Yeah, I was thinking the same thing, and I’m sure the industry pundits would have a hard time getting their heads around the fact that some people downloaded for free, then downloaded again in order to pay. Therefore, in Tim’s article, it’s not “$2.28 per person”, but “$2.28 per *download*”, and probably a higher price per person.

That’s why I can’t understand all the hoopla surrounding the fact that so many people paid nothing. It’s the same misunderstanding that surrounds P2P/torrent downloads – many people will use such services to try before they buy. After all, the whole point of Radiohead’s model was for people to pay what they thought the album was worth. How do you know what it’s worth before you listen to it?

Alisha says:

Once again, F--k the RIAA and DRM'ed music

This DRM crap really needs to stop. My brand spanking new Samsung cell phone is a real beauty, and I would be happy to be a sap and pay for music downloads through Verizon. The only problem is that the music is locked into Windows Media player format, and I’ve already chosen the side of Itunes and my IPOD. I also have a lifelong hatred of Windows Media player.

All of my MP3 files that I ripped from my own CD collection play fine (and free) on the new cell phone. Yet, if the RIAA would remove their heads from their asses for two seconds, they would realize that a lot of consumers are happy to pay for music.

What I won’t do is let the RIAA take me hostage in the form of music downloads that are DRM’ed to death. I would pay for the freaking downloads from Verizon, as long as I could also play the songs on my IPOD. How complicated is that for the music industry suits to understand?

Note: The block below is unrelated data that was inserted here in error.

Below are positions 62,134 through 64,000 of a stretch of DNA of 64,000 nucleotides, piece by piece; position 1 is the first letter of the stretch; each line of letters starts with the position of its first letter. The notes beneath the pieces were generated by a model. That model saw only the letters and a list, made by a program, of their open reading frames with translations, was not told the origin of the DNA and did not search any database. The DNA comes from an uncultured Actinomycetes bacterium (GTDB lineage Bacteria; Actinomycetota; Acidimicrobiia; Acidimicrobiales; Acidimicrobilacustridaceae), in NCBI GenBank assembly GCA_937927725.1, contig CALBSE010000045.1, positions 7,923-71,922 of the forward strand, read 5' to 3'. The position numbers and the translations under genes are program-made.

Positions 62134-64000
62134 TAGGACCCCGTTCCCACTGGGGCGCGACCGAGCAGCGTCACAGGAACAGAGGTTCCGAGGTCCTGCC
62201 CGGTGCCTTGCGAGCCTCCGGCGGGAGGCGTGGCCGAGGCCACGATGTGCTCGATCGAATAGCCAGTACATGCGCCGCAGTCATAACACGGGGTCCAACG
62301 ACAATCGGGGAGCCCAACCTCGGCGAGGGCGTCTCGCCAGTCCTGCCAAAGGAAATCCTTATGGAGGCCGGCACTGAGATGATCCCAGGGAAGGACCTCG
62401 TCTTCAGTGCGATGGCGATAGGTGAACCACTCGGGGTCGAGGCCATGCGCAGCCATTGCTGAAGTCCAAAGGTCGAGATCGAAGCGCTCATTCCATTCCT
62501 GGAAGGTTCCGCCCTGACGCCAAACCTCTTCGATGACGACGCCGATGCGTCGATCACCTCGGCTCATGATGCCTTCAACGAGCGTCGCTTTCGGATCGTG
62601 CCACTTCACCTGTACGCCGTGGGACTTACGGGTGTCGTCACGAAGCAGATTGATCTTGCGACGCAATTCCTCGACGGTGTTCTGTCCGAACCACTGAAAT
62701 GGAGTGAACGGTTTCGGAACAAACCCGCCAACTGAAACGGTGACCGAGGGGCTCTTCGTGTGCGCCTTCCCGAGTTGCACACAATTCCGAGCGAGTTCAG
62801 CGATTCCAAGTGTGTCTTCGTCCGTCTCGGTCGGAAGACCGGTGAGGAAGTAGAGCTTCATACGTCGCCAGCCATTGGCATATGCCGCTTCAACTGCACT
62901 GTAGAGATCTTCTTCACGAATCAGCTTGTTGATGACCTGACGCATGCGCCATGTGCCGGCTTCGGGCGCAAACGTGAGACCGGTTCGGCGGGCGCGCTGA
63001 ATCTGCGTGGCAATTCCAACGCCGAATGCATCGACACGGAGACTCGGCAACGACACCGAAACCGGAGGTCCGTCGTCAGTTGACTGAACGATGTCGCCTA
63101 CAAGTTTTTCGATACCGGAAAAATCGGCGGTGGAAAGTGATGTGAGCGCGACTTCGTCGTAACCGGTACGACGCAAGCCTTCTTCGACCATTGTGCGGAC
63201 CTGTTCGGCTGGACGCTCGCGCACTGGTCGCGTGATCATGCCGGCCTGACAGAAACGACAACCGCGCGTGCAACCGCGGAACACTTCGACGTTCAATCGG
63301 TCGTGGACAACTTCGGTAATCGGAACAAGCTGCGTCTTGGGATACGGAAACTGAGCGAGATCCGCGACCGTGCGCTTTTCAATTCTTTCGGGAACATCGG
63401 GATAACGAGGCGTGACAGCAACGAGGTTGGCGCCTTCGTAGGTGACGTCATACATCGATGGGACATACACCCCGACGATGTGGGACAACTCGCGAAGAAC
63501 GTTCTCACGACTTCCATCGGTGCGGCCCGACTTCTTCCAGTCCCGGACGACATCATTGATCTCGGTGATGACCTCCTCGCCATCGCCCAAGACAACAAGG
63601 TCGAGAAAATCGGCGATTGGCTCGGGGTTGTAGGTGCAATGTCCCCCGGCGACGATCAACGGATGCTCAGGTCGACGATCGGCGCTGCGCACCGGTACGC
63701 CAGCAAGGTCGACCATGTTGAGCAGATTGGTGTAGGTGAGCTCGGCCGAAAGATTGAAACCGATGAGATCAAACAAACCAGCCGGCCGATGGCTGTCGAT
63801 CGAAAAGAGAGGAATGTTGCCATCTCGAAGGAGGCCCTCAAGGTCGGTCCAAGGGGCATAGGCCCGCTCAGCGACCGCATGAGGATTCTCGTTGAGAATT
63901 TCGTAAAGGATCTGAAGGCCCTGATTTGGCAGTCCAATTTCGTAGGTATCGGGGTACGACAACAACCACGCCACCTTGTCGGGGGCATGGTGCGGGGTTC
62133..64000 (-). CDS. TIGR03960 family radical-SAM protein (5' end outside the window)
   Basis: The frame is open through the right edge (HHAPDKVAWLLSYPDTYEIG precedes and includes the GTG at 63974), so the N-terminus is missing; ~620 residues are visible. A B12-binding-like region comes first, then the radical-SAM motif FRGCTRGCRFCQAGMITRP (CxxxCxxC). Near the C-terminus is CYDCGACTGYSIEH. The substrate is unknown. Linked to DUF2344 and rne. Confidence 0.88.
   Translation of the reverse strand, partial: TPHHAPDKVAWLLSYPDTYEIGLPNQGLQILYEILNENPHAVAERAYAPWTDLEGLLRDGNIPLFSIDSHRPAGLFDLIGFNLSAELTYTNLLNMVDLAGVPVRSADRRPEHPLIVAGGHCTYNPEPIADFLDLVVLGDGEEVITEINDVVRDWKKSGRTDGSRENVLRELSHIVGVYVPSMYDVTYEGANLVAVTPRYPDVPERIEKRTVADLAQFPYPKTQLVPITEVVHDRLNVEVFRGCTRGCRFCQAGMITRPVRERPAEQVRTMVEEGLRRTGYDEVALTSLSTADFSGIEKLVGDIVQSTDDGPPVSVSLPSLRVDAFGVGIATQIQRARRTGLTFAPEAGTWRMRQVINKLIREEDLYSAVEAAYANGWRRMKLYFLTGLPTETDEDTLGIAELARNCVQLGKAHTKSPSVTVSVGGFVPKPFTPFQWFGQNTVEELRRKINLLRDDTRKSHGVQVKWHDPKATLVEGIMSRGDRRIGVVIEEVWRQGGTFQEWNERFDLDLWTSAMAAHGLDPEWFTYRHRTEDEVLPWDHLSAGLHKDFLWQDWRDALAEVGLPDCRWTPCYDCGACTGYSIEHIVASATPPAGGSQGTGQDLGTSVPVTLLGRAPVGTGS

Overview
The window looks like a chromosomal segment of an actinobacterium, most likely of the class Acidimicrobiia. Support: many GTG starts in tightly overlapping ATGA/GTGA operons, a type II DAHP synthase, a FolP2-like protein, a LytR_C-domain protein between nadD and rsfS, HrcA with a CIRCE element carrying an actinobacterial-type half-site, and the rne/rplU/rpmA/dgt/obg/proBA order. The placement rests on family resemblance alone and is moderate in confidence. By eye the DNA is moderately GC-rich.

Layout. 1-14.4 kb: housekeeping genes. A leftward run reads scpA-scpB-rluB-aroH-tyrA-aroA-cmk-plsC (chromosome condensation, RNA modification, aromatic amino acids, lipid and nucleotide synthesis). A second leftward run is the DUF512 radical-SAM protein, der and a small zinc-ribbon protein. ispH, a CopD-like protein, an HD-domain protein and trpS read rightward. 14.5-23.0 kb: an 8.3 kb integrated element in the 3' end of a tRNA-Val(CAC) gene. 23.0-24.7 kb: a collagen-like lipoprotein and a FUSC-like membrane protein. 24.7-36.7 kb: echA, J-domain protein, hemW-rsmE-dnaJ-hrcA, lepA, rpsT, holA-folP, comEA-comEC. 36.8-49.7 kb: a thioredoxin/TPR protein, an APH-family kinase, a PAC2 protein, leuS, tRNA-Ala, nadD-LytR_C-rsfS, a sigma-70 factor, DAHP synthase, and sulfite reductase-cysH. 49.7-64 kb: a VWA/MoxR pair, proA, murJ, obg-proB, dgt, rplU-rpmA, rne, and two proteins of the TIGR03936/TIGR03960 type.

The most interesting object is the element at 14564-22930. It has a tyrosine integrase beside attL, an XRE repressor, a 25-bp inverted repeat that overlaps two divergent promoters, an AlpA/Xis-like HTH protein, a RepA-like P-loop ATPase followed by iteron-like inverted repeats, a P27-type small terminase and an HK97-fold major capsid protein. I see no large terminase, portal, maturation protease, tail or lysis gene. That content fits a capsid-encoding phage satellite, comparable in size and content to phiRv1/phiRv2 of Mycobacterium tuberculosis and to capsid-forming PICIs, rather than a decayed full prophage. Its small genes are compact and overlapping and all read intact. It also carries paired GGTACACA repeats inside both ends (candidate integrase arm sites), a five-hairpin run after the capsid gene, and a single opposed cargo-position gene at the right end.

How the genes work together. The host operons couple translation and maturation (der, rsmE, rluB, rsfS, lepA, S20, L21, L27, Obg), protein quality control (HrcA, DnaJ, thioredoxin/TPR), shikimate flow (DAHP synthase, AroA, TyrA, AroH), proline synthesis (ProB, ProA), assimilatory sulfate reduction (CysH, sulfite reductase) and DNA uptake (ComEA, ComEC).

4-80-sicks says:


Radiohead has benefited from this strategy by getting gobs of free publicity, but that benefit will decrease rapidly for subsequent artists who try the same thing.

This is simply not true. You’re right, I can’t argue it, because he has no bearing on which to base the original point. I wouldn’t say that tomorrow every well-known artist could release all of their albums for free, but I would say that the music market is capable of evolving to a point where musicians on the same level as Radiohead is today can make equivalent money in ways that don’t directly involve today’s model.

the Radiohead experiment (since it is only an experiment) wouldn’t be popular with aspiring artists.

This is also completely baseless. I can point already today to other artists who use a similar model. Rosenblatt says bands have to stick to CDs or copy-protected files, but it doesn’t make a difference. If it did, filesharing would hardly ever show up in the news. The point is that bands, whether on their own or with the assistance of labels, have to find other revenue streams, and it can be done, and giving away some content for free is a big part of that.

enigma_foundry (user link) says:

& sell your stock in the big 4 labels, (if you hav

Well, I paid about 6 pounds, so, I guess I paid a little above average.

But it is important, I think, to focus on the competition for artists from these two very different business models.

That competition occurs in many dimensions, one of them being price. Other things that artists are likely to value are independence and lack of interference in the artistic process that comes with that.

So, if the ‘In rainbows’ model is anywhere close to competitive on the price front, artists will gravitate to it for the other benefits the model confers.

I am sure that someone will list the benefits of being under contract with a major label, and I would be very interested in seeing those, but, unless I am overlooking something, we are witnessing an example of creative destruction..

& the big four labels are toast…